New Virulence Factors Discovered Affecting Necrotic Enteritis in Broilers

US - Previously unknown bacterial proteins which may be important factors involved in necrotic enteritis in chickens have been discovered, in a recently completed project at the University of Connecticut.
calendar icon 30 July 2015
clock icon 3 minute read

The project aimed to provide new insight into controlling necrotic enteritis in broilers, and was funded by USPOULTRY and the USPOULTRY Foundation.

Necrotic enteritis is a disease in broilers that is increasing in incidence as companies reduce the use of antibiotics in feed. It is a serious and often fatal disease of chickens and turkeys, with up to 50 percent mortality reported before effective control measures were introduced.

A less severe, but economically important, form of this disease has also been identified and is frequently called subclinical necrotic enteritis.

Little is known about the causative organism, Clostridium perfringens, and new effective control measures are needed. C. perfringens, which proliferates in the small intestine and produces potent toxins that damage the gut lining, leading to necrosis (death of tissue), ulceration and inflammation.

In affected birds, the C. perfringens bacteria may also invade the liver to cause acute or chronic hepatitis, which results in either death or subclinical disease and condemnation of carcasses in the slaughter plant.

Using growth-promoting antibiotics to prevent disease has saved producers money in the US, but more and more countries and brands are banning this practice, leading to increased disease risk. More knowledge is needed to develop alternative strategies.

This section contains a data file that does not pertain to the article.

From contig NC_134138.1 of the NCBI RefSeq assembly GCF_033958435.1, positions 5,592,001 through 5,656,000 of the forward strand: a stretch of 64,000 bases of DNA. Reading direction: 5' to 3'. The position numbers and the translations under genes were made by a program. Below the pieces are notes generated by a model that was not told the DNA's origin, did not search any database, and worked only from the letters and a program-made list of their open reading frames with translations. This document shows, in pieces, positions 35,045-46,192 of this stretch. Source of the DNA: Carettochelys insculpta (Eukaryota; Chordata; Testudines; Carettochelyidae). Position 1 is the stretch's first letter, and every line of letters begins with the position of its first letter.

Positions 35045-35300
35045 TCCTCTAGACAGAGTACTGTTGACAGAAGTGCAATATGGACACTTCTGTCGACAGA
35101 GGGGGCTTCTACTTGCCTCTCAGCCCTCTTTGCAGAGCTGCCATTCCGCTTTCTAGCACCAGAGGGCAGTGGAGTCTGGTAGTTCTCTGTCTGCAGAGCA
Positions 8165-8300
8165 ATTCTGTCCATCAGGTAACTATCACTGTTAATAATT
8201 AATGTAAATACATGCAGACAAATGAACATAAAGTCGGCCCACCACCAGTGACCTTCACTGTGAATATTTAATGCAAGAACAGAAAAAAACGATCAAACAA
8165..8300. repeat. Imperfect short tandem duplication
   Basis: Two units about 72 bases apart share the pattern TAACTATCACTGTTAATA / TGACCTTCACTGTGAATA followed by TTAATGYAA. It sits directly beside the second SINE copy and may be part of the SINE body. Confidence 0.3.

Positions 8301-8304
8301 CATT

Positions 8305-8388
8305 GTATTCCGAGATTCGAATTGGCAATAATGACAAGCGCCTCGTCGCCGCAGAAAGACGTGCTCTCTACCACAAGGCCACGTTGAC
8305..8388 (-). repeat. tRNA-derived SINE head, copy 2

Researchers led by Dr Joan Smyth performed basic research on the organism to determine the factors which allow it to cause the disease.

The approach was to comprehensively examine the entire proteome (all of the proteins expressed by the bacteria) of four severe necrotic enteritis-producing strains as well as a non necrotic enteritis-producing strain of C. perfringens.

The proteins produced by the strains were compared both qualitatively and quantitatively, for differences between the disease producing and non-disease producing strain.

They discovered previously unknown bacterial proteins which may be important factors involved in the disease. The scientists found 35 proteins out of a total of 2,424 identified that were produced in significantly higher amounts by the disease-producing strains of the bacterium.

According to the scientists, none of these proteins have been previously considered as potential virulence factors in necrotic enteritis. Among them are proteins resembling those associated with virulence in some other pathogenic bacteria, including proteins associated with adhesion, which seems to be related to the ability of bacteria to produce disease.

Further study of these proteins is underway and may lead to new vaccines or other methods to control necrotic enteritis.

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